The Parkinson’s Paradox

New studies show that it’s more than a movement disorder.

Illustrated by Jon KrauseThis much we know: Parkinson’s disease is a neurodegenerative movement disorder caused by the loss of the chemical messenger dopamine, which disrupts the brain’s organizing center and its ability to coordinate and control body movements. The link between dopamine-producing nerve cells and the area of the brain affecting motor skills makes the more common symptoms—tremors, slowed movement, balance problems, rigidity—relatively easy to identify. Less cut-and-dry are the changes in mood, sleep and thinking that have only recently been studied, suggesting new PD risk factors.

In its early stages, dopamine loss leaves more subtle clues. A person may be introverted or reserved. They might be perceived as ambitious and industrious, or serious, plodding and single-minded. A study published in May 2009 issue of the medical journal Brain suggests that even PD patients with little or no physical impairment can lack the mental capacity to process rewarding aspects of life.

Dopamine has already been linked to energy levels and risk-taking. PD patients gradually lose a significant amount of dopamine-producing cells, and experts have surmised that cautious, reserved behavior could be the result. It also makes sense that many PD sufferers show signs of depression—including lack of energy and motivation—long before they experience loss of motor control.

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Before my father died last year of complications from Parkinson’s, he’d become more reserved and depressed, attributing the latter to “getting old.” He was a physician—one of two occupations linked to PD. But he was also a coffee drinker and a smoker, which are said to decrease your chances of developing the disease.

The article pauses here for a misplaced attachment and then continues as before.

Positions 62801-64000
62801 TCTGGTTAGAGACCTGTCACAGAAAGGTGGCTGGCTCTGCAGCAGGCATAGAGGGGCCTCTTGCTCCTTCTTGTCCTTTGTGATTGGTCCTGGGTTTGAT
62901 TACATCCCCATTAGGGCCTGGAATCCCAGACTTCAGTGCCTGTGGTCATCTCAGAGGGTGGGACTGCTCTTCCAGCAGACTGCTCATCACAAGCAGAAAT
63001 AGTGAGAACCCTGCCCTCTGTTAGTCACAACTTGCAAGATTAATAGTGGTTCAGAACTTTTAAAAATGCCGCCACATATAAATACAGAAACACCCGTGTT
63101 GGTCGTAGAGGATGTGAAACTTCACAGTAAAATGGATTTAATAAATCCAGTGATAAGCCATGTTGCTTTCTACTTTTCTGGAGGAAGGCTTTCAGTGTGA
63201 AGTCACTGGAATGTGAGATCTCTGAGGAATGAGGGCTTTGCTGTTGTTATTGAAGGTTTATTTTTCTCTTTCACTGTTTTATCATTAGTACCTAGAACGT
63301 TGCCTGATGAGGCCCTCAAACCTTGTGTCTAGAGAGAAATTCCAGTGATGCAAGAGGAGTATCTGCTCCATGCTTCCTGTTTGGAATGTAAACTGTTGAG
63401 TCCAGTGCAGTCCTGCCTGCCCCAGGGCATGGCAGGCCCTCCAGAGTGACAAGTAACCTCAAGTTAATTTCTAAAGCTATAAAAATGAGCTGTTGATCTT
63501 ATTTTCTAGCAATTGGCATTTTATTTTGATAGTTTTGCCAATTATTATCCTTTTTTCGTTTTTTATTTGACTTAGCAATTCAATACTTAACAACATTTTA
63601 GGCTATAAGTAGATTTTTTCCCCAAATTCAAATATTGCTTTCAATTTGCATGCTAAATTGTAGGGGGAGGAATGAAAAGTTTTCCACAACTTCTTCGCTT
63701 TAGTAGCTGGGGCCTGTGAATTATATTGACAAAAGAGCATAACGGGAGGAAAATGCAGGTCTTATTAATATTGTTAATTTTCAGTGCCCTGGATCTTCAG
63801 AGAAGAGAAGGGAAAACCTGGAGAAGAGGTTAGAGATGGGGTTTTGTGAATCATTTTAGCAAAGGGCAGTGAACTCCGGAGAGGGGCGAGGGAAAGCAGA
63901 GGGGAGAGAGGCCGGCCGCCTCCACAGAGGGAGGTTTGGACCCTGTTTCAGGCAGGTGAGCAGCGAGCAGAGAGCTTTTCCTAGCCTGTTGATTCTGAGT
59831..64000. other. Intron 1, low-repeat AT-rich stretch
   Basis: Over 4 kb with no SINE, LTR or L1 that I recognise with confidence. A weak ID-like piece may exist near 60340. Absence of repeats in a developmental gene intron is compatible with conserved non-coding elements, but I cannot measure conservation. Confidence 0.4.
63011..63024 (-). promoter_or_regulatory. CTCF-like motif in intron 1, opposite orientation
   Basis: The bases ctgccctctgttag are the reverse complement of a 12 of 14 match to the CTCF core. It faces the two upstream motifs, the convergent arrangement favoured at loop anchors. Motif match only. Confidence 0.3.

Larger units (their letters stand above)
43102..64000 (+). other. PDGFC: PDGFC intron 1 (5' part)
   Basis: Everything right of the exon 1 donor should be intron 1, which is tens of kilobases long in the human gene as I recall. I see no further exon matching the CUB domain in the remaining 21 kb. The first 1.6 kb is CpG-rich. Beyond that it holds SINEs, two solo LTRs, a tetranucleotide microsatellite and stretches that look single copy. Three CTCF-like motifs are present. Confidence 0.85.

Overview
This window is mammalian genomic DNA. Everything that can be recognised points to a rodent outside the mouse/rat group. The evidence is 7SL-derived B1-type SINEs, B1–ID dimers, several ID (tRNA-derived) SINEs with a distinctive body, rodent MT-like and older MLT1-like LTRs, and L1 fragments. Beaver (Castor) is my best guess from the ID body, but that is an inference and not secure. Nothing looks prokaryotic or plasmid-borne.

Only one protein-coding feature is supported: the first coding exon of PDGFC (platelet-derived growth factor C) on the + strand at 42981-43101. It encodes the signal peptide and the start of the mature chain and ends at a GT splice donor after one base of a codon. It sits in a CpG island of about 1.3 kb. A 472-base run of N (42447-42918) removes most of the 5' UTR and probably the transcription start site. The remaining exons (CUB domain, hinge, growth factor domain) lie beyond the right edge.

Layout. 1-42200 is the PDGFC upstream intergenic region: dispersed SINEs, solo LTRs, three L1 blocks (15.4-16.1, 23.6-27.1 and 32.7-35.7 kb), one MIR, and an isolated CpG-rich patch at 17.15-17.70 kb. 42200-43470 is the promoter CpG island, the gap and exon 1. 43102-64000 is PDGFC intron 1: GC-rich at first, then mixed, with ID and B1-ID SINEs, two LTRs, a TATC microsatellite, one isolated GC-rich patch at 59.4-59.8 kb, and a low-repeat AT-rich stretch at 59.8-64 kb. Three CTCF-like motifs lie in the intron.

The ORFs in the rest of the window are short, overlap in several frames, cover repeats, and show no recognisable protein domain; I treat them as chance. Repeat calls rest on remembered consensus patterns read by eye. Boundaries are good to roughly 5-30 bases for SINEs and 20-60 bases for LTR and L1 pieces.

Still, researchers point out that there’s probably no “neuroprotective” benefit to tobacco smoke, nicotine or caffeine. “If you consider that person with PD is somewhat reserved and risk-adverse, it makes sense that you’re not going to see them with habits—drinking and smoking—generally associated with risk-takers,” says Daniel Kremens, a neurologist at Thomas Jefferson University Hospital who specializes in movement disorders.

At Jefferson, researchers are working to explain Parkinson’s-related damage to dopamine-producing cells. They’re also focusing on new risk factors. “There really are two hot areas of research right now,” Kremens says. “One has to do with the notion that we can no longer consider PD as strictly a motor-movement disorder. We also know now that there are non-motor symptoms like constipation and loss of a sense of smell that show up long before the tremors or rigidity.”

In a long-term research project known as the “Honolulu Heart Study,” depression and daytime sleepiness were recently linked to an increased risk of developing PD. These and other symptoms may have been identified as early as 1817 by James Parkinson, the British physician who gave his name to the disease.

Despite the high-profile struggles of actor Michael J. Fox, who was diagnosed with Parkinson’s disease at age 30, PD is one of the few disorders linked to getting older. In fact, the interplay between the disease process and normal aging has only complicated matters. The older you get, the more likely you are to develop PD. But if you define “old” as over 65, keep in mind that the mean age of Parkinson’s onset is 55.

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Continued on page 2 with a list of Signs and Symptoms …